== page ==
My wife and I celebrated the recent July 4 holiday on Cape Cod as the guests of a dear friend and her extended family. There were pretty impressive fireworks after dark on the evening of July 3. On the morning of the 4th, many families joined in a parade through their neighborhood with lots of red, white, and blue and John Phillip Souza blaring from one of the decorated golf carts equipped with a sound system. Our hosts actually had a large bass drum, three snare drums, and bugles. My wife grabbed a bugle (she was a member of her high school marching band) and I hung a snare drum around my neck and began a beat synchronizing with Souza. It was all great fun. Once the parade was over and we had put our instruments down, I could not help but reflect on how fabulous it was that an earlier generation had begun these traditions (including the world’s largest egg toss competition – 290 people this year – in which my partner and I made it to the final 8!) bringing their community together on Independence Day. During that day, we were all Americans celebrating together and yet, I suspect that if a poll had been taken, we would not all have agreed politically. I also could not help but reflect on a Mass Mutual add on the back page of the NY Times that I had read early that morning that wished readers “Happy Interdependence Day.”
I’m thankful for the courage of the founders 242 years ago who began what became a great experiment in democracy with the signing of the Declaration Of Independence. Ever since, independence has been a very strong and persistent theme in the culture of the United States; but, as one of my close friends in Houston once reminded me, an unguarded strength can become your greatest weakness. I wonder if that is not the case in America today and if a Declaration of Interdependence might not be in order.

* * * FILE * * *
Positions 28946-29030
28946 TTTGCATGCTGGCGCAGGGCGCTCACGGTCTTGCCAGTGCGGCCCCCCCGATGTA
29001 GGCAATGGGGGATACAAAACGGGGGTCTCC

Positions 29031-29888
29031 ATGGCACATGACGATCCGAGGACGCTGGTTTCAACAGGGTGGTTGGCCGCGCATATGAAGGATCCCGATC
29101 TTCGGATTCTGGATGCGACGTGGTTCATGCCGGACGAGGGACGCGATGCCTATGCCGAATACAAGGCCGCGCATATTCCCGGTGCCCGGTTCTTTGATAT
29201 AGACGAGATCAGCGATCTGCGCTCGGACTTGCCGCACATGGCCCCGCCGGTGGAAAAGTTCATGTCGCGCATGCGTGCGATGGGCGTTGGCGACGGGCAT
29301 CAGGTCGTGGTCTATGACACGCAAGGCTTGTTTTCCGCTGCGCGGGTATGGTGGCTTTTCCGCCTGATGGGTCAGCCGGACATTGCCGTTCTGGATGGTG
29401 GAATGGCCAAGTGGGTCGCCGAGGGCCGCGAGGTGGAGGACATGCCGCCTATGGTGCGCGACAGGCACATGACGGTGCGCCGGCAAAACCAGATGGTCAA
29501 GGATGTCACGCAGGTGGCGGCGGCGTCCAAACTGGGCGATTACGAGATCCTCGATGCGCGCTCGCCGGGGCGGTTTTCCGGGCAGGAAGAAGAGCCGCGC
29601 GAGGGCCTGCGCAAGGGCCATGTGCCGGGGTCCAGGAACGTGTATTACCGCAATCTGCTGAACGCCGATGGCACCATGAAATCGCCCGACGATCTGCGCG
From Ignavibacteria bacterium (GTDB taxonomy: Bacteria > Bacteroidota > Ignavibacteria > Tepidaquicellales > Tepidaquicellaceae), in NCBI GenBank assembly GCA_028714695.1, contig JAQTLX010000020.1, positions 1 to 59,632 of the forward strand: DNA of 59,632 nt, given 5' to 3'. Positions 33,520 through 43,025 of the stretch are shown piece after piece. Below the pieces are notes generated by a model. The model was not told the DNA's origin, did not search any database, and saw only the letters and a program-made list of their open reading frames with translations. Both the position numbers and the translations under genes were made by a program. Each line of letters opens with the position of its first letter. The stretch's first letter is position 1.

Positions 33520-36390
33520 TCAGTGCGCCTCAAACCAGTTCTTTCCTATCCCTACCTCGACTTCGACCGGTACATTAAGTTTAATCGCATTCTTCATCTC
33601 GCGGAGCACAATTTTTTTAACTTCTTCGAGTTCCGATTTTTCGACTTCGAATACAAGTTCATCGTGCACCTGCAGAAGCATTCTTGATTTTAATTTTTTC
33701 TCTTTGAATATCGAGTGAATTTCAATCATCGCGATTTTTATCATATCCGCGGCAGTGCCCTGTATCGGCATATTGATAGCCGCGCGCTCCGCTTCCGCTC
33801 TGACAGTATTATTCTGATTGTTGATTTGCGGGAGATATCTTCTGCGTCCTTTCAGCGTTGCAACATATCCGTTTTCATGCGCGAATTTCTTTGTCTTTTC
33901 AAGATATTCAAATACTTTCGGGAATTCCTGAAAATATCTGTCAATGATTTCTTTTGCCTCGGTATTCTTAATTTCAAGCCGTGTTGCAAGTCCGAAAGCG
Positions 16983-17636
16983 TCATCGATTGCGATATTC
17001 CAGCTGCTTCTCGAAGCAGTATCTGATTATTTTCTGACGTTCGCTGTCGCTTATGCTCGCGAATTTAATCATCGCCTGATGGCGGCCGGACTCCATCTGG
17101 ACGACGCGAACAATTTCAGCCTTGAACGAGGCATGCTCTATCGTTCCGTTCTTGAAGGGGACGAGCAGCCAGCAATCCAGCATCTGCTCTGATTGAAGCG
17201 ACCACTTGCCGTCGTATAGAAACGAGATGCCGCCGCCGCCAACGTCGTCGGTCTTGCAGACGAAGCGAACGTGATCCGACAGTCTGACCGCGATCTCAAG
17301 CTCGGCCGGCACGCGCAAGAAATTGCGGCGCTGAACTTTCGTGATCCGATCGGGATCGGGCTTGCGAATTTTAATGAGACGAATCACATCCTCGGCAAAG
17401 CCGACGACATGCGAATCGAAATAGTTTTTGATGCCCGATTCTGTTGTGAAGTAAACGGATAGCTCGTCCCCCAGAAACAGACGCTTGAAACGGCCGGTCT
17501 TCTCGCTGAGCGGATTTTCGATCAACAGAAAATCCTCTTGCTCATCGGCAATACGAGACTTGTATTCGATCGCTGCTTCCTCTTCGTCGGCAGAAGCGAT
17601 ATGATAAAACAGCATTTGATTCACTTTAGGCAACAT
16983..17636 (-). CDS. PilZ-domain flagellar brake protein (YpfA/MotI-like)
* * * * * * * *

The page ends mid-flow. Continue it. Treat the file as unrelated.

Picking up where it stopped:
The polarization that has been spreading across our country over at least the last 25 years and has reached a fever pitch in the last several years has it roots in our focus on independence and individual freedom. We seem to have lost the necessary sense of how interconnected and interdependent we are and must intentionally be in order to live in a healthy democracy. One of the most basic truths we learn from nature is the interdependence of the natural world. My first introduction to that concept was in seventh grade science, which is the first time I remember hearing the word ecology. We were taught that ecology refers to the study of the relationships and interaction of organisms with each other and with their environment. Ecology also came to be used as another word for a particular ecosystem, like the ecology of a desert or the ecology of a rainforest. I remember being fascinated by the idea that everything is in some way interconnected. Over the years, as first a lawyer, then mediator, and eventually peacemaker, I have come to appreciate that the interconnectedness of our reality includes societies or social systems.